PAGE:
And I also need to mention that in the case where your content is irrelevant to any goods, you can still cater to current trends. For example if I write about SPAM, my audience is most likely technically inclined and they are likely to be interested in technical gadgets, so I've chosen to advertise technical gadgets on the sections of my site which don't have suitable content for direct targeting.
The only cons I can see at the moment is that if a visitor is coming from a country where chitika has no local vendors, that visitor won't be able to generate any revenue for you, because chitika has no vendor agreements there and it fairly won't show ads that the visitors can't benefit from. So rather than misleading the visitors sending them to vendors that won't ship to those countries, chitika provides an "alternative link" feature, so that you can fill the empty space with something else. Hopefully with time Chitika will cover most countries and this will no longer be an issue.
And of course if your content is irrelevant to any available products, then you have less chances to have users click on the ads. In that case you need to figure out what audience your site caters for and serve product ads that will hopefully satisfy the desires of your visitors. Still you have a much higher degree of control with chitika, compared to most other available programs that don't place contextual ads, like Google AdSense does.
Other than making income from product clicks, you can also make even more income via referrals. You just add a link like https://chitika.com/mm_overview.php, (replacing my id 'myarc' with yours). You can also choose from a variety of banners. The cool thing is that rather paying a one time referral fee, they will pay 10% of what the referrals earn over a period of 12 months. So if you register using my id, Chitika will have to pay 10% extra to me. You do not lose money by signing via this link, but help me to make a little bit of revenue.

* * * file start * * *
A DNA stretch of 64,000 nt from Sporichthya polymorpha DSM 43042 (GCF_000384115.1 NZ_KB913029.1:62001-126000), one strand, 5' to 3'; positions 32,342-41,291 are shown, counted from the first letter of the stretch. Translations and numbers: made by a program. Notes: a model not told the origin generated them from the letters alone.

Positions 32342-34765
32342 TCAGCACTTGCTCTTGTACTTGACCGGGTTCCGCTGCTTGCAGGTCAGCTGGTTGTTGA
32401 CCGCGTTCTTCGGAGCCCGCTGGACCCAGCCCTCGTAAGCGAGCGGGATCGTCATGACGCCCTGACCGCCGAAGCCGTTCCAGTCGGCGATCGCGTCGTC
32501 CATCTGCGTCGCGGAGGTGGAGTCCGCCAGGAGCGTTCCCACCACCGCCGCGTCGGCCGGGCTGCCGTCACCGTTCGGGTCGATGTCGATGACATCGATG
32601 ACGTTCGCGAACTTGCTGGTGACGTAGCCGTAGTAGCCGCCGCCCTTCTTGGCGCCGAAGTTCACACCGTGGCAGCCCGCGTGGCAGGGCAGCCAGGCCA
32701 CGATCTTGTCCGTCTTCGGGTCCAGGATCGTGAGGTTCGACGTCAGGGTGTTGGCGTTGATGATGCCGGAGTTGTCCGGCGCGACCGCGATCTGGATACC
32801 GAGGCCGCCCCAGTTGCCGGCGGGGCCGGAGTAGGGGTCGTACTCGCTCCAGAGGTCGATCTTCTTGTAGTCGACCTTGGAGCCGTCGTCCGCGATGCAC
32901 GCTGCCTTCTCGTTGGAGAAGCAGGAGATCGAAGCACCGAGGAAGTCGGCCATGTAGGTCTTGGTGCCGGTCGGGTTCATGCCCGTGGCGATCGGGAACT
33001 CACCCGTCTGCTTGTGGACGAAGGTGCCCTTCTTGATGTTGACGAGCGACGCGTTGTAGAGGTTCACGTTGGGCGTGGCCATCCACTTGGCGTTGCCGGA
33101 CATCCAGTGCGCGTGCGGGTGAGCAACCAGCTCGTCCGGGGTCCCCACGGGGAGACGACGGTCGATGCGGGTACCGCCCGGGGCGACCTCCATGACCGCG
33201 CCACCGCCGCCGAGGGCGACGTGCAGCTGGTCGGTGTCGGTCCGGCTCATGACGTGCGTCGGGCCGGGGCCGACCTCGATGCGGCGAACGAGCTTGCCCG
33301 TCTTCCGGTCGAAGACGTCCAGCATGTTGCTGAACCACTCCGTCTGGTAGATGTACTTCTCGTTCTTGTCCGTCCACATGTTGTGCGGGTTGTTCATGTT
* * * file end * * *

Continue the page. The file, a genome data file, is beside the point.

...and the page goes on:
Don't forget that any links to
/support and top level pages
/mm_overview.php) can carry your id. So for
example you can refer visitors to Chitika's blog as: http://chitika.com/blog/
(adjust the userid to yours) and if they later decide to join, you
still get the referral program benefits.
Apparently it's perfectly fine to have both Chitika and AdSense ads on the same page, as long as Chitika is used in non-contextual mode. By default, the eMiniMalls code is set to be non-contextual.
AdSense also requires that publishers do not add other internet search services to sites displaying the "AdSense for Search" box, however I've enquired Google AdSense support and they said that it's OK to use Chitika's search in conjunction with Google AdSense Search. Here is their reply to my question:
From: "Google AdSense"
To: "Stas Bekman" Subject: Re: [#56929788] Other Message-ID: <#firstname.lastname@example.org> Hello Stas, I apologize for the delay in my response. Please know that you are welcome to use Chitika for search on your site. IF you have any additional questions, please feel free to reply to this message. Sincerely, Kassidee The Google AdSense Team [...] Original Message Follows: ------------------------ From: Stas Bekman Subject: Re: [#56929788] Other Date: Thu, 11 May 2006 14:43:34 -0700 Hi Kassidee Google AdSense wrote: > Hello Stas, > > Thank you for your email. According to our program policies, Chitika ads > may be displayed on the same page as Google ads on your site. > > In general, AdSense program policy does not permit Google ads to be > published on the same page as other contextually-targeted ads. You can > review this, and all Google AdSense program policies, at > https://www.google.com/adsense/policies . I've read those pages. I was asking specifically about the search feature - Can I use Chitika search in the ad feature or can I not? Their search is very different from Google's search. So I'm a bit confused. https://www.google.com/support/adsense/bin/topic.py?topic=144 doesn't answer this question. Thank you.
So it's all good.
Things NOT to Do to Improve Your Site's Google Page
Fox's Dominating Adsense Review
Leger's AdSense and Yahoo Publisher Tracker
Cheney's Traffic Videos Review
is talking about Chitika (http://www.jensense.com/archives/2005/10/everyone_is_tal.html)